Tales from the Darkside is the more obscure Tales from the Crypt for those that don’t remember the mid to late 1980s. The horror anthology was created by George Romero in 1983 and ran until 1990, spawning Crypt and other impersonators and a feature film. A few years ago, a potential revival was pitched, and Joe Hill was brought in to work on the first five episodes. Hill’s work and family attachment to the project (His father contributed several stories to the show and to the film.) made him the obvious choice. While the project never got off the ground, IDW decided to partner with Hill again and bring those scripts to the still-passionate Locke & Key fans. Despite the best “graphic novel” treatment, it’s difficult for the story to not feel like you’re reading a half-baked film treatment.
Brian Haberlin’s telling a story I’ve been looking for for years: science fiction full of exploration and discovery, grounded in a clear interest in real(ish) science, more about the ship, its crew, and the things they encounter than blowing up bad guys. I mean, there are bad guys, and existential threats, and action…but, like in the best eras of Star Trek, these are there to heighten the drama – obstacles to overcome. They raise the stakes. They aren’t the point. There’s an inherent optimism and exceptionalism to it (again, much like Star Trek, to which Haberlin makes overt references on numerous occasions), and when the majority of science fiction offerings in popular culture have been focused on deadly aliens and laser swords for a number of years, Faster Than Light feels like coming home again.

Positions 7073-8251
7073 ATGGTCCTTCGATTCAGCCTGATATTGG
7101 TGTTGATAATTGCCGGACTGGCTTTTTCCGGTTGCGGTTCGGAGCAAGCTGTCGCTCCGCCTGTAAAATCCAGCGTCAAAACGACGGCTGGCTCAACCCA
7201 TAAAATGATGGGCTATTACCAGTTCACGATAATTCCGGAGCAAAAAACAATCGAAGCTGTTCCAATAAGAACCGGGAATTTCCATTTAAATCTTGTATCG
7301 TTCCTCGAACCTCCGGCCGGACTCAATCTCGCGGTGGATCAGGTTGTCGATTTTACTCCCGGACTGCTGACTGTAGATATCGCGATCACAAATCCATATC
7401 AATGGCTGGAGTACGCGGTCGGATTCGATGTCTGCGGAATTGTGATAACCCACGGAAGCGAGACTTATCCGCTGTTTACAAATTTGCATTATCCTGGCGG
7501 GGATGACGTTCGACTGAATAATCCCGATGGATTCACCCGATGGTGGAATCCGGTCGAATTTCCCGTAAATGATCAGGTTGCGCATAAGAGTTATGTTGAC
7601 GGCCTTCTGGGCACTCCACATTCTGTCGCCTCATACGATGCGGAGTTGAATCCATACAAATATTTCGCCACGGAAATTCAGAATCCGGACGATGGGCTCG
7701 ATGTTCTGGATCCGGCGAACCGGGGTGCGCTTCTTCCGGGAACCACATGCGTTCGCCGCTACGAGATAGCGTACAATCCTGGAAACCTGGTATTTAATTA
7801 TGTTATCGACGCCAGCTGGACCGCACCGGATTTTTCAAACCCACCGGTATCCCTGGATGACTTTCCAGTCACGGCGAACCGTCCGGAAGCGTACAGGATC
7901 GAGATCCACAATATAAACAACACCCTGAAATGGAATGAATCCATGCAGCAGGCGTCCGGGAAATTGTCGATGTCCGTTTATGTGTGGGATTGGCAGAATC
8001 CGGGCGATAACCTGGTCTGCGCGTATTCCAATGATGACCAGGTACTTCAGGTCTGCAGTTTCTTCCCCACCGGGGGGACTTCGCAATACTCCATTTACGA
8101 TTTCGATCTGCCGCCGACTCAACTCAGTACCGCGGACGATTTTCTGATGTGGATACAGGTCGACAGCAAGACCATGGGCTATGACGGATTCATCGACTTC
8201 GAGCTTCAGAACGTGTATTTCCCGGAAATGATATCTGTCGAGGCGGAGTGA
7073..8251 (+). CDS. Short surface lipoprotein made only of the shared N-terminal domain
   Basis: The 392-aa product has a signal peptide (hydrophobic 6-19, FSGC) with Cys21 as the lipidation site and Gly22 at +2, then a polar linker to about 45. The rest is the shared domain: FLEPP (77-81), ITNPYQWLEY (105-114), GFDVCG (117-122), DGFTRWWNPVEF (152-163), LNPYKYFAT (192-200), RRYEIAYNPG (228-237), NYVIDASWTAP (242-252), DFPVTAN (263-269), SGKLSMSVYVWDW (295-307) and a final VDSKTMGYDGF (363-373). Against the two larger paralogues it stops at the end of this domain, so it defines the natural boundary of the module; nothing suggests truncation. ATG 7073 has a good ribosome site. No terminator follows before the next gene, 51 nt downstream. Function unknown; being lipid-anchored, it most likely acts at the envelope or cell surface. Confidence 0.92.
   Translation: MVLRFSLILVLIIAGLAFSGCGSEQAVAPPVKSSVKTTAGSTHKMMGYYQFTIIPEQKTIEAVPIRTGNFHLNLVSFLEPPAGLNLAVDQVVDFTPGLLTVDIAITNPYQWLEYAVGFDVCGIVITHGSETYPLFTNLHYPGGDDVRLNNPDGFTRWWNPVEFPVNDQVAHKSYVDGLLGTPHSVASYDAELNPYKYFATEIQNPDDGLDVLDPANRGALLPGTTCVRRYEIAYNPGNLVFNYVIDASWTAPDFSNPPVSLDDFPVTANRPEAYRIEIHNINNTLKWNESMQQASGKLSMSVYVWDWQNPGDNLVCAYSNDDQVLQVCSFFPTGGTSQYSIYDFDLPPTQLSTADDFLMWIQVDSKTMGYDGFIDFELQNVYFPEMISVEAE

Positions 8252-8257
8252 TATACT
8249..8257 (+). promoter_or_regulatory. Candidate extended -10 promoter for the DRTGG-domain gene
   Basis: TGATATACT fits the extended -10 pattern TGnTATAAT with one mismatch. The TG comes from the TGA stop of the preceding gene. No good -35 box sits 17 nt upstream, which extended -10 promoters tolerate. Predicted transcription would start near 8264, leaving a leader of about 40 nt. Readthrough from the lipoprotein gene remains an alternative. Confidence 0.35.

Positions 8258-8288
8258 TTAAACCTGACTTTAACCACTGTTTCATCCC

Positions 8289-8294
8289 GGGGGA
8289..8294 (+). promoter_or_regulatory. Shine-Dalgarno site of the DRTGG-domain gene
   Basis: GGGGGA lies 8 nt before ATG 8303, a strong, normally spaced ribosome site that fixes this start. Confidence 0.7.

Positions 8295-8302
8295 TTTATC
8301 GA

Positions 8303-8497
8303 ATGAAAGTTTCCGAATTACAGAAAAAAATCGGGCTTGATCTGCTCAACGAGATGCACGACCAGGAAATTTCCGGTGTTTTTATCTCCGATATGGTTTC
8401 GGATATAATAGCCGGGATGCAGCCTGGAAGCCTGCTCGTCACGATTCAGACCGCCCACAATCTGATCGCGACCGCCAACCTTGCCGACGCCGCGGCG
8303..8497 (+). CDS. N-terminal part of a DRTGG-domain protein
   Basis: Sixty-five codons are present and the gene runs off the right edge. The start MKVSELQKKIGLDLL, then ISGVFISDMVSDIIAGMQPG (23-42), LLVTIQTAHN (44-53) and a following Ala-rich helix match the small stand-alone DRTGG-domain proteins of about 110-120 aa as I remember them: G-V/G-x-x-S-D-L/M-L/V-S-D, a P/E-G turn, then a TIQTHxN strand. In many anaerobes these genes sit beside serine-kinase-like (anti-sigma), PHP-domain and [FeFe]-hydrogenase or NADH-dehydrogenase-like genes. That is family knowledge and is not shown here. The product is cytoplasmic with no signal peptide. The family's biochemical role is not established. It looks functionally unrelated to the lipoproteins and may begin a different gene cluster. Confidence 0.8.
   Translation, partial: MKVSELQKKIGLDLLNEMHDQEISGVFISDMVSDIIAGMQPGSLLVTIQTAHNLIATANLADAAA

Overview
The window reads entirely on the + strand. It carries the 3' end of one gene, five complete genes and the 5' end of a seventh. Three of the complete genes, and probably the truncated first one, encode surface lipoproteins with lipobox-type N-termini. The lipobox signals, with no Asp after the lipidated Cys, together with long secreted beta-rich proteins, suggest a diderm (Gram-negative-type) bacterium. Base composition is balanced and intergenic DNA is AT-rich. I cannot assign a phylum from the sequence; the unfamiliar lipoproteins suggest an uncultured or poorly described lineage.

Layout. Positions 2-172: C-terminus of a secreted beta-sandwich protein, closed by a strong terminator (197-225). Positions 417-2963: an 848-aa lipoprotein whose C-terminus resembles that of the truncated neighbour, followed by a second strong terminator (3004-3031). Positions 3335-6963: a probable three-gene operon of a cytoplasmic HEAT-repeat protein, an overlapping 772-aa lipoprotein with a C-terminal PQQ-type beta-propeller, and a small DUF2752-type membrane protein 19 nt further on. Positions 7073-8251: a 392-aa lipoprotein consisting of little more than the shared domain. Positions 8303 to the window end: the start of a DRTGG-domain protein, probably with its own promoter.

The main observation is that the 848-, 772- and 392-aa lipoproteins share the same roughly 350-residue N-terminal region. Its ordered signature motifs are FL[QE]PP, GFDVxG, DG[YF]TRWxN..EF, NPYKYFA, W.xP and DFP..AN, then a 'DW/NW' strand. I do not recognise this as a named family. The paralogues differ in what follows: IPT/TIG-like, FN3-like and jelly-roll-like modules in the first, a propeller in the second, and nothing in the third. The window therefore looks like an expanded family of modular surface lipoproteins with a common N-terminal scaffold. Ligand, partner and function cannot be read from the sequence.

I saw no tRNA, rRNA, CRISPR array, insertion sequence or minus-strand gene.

Well, the Cubbies were off by a year of winning the World Series according to Back to the Future, but at least they finally won! In this day and age, however, you know director Robert Zemeckis and producer Steven Spielberg can release a special edition where Marty goes to the future of 2016 instead of 2015.
David Leach is at it again! Who is David Leach, you ask? Why, just look at this review (by Yours Truly) to learn a little bit about him. Anywho, though it might have taken him over two years to publish the next edition of Psycho Gran, this edition (volume 2!) does not disappoint. For those of you who are really ready to watch some vigilantes kick the ever-loving crap out of some jerk on the street who has it coming, this comic is for you.
Super Terre.r is an out-of-this-world adventure that’s perfectly described by its cover page. Artist Bob Eggleton creates an extraterrestrial vision with several explorers standing in the midst of an alien planet; it’s made apparent by multiple moons or planets in the sea blue sky. The cover also highlights the abundance of foliage, as green moss covers every inch of tall towers, which are yet to be determined if they’re man-made or not.